BYRON Bay’s fun police have struck again, and this time they have buskers in their sights.
In response to complaints about buskers being too loud, Byron Shire Council management is now proposing a ban on amplified music across Byron Bay’s CBD.
It follows a trial period that that allowed battery- powered amplification and call for public comment on the council’s draft busking policy.
Two submissions were received on the policy, both against amplification, and as a result staff have recommended it be banned.
In a report to go to next week’s council meeting, staff say busking is causing annoyance to some business operators and staff, disturbing trade and reducing access to certain businesses.
Amplification is also creating “unpleasant sounds” when two sound sources collide.
Gerry Gleeson, who owns a motel near the Byron Bay CBD, said he and his guests were regularly disturbed by buskers using amplified music.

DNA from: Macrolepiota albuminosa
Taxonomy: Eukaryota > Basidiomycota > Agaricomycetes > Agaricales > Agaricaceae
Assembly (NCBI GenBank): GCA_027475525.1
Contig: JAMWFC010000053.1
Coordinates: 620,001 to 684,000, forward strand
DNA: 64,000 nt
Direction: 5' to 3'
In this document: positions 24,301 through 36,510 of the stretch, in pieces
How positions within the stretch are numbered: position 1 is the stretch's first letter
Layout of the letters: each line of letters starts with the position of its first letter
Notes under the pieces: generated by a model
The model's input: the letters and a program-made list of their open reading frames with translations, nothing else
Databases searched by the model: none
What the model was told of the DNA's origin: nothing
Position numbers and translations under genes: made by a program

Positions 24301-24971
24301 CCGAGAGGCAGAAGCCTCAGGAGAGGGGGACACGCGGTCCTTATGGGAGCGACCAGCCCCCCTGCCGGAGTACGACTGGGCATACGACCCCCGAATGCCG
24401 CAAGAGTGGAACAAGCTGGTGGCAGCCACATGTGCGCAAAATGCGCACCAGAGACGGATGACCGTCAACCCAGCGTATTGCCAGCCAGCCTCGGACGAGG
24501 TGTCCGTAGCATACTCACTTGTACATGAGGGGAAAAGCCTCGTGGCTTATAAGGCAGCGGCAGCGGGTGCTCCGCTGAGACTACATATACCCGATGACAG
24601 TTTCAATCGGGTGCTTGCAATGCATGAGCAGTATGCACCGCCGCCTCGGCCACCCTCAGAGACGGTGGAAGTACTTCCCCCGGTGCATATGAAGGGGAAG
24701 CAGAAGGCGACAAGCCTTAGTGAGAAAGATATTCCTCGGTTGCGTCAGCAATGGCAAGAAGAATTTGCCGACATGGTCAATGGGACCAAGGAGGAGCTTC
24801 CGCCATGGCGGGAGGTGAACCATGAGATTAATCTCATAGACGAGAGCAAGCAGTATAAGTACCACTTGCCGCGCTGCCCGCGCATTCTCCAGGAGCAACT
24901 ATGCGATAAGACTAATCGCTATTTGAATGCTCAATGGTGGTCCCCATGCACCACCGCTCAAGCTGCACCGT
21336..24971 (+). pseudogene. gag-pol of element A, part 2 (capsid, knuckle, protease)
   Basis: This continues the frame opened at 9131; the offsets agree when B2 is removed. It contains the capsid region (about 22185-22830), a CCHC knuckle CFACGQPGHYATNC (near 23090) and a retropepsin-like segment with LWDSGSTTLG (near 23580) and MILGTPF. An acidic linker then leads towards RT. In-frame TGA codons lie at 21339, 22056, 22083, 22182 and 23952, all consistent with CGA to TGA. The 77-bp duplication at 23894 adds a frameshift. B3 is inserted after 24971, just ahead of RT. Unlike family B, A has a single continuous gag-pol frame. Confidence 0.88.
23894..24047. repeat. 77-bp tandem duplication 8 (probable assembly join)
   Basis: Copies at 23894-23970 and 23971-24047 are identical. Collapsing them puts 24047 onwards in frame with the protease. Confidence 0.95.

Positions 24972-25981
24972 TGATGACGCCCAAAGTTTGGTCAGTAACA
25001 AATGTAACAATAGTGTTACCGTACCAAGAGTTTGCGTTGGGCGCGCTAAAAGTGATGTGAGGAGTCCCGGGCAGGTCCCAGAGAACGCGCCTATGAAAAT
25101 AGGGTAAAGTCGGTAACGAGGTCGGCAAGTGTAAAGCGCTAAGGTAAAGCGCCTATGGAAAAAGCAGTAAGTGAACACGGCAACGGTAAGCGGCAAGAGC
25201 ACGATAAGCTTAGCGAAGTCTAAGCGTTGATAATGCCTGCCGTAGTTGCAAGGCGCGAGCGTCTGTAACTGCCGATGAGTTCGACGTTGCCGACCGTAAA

He said he was not opposed to busking, just the amplification.
With a single busker, there’s no problem, but once you allow amplification, one person turns into a full band; you’ve got the guitars, the vocals the set of drums.
“They’re not buskers, they’re live bands.”
Mr Gleeson is backed by at least one restaurant owner, who has complained of buskers disturbing their diners.
But Councillor Simon Richardson, who was once a busker himself, said he would be fighting the ban.
Buskers were an important part of the cultural fabric of the Byron shire and thousands of people enjoyed listening to them each year, he said.
“I don’t think two people should have the right to change what has been a part of our culture for more than 20 years.”
He said buskers had already been pushed to the fringes.
“I don’t want to see the music die.” he said.
Members of the arts community, including well-known musician Dave Ades and Bluesfest director Peter Noble have also previously supported amplification for buskers.